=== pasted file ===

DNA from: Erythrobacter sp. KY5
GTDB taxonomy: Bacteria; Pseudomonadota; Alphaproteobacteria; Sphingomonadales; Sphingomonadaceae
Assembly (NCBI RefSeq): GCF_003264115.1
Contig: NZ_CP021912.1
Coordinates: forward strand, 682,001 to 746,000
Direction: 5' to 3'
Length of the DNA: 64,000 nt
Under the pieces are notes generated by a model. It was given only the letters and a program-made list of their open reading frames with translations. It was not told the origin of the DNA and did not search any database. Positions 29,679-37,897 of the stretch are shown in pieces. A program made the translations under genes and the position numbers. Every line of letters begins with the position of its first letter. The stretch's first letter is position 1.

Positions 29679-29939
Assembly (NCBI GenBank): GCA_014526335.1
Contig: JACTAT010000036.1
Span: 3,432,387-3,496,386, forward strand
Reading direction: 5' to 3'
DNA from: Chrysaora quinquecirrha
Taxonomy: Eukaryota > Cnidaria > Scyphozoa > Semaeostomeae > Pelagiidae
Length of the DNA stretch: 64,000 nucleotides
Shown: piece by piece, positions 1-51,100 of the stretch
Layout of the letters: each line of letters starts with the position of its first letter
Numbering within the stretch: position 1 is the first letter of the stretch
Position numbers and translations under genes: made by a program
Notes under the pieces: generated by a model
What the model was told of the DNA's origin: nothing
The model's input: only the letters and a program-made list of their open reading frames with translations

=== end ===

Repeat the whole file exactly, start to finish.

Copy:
DNA from: Erythrobacter sp. KY5
GTDB taxonomy: Bacteria; Pseudomonadota; Alphaproteobacteria; Sphingomonadales; Sphingomonadaceae
Assembly (NCBI RefSeq): GCF_003264115.1
Contig: NZ_CP021912.1
Coordinates: forward strand, 682,001 to 746,000
Direction: 5' to 3'
Length of the DNA: 64,000 nt
Under the pieces are notes generated by a model. It was given only the letters and a program-made list of their open reading frames with translations. It was not told the origin of the DNA and did not search any database. Positions 29,679-37,897 of the stretch are shown in pieces. A program made the translations under genes and the position numbers. Every line of letters begins with the position of its first letter. The stretch's first letter is position 1.

Positions 29679-29939
Assembly (NCBI GenBank): GCA_014526335.1
Contig: JACTAT010000036.1
Span: 3,432,387-3,496,386, forward strand
Reading direction: 5' to 3'
DNA from: Chrysaora quinquecirrha
Taxonomy: Eukaryota > Cnidaria > Scyphozoa > Semaeostomeae > Pelagiidae
Length of the DNA stretch: 64,000 nucleotides
Shown: piece by piece, positions 1-51,100 of the stretch
Layout of the letters: each line of letters starts with the position of its first letter
Numbering within the stretch: position 1 is the first letter of the stretch
Position numbers and translations under genes: made by a program
Notes under the pieces: generated by a model
What the model was told of the DNA's origin: nothing
The model's input: only the letters and a program-made list of their open reading frames with translations